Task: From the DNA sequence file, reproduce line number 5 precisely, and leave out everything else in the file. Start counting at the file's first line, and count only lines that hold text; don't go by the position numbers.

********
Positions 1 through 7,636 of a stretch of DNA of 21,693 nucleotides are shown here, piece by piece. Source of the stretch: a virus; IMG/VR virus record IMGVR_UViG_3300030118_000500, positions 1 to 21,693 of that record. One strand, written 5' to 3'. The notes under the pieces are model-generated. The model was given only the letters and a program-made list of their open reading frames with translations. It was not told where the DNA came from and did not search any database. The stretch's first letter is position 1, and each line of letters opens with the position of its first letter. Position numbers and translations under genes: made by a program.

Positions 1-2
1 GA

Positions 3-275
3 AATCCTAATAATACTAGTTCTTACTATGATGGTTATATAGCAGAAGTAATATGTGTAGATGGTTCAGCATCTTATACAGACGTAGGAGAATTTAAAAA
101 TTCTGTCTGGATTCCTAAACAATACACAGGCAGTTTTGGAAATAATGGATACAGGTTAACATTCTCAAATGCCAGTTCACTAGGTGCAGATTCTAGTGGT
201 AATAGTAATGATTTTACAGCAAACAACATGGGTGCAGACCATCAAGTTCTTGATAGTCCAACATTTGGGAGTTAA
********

3 AATCCTAATAATACTAGTTCTTACTATGATGGTTATATAGCAGAAGTAATATGTGTAGATGGTTCAGCATCTTATACAGACGTAGGAGAATTTAAAAA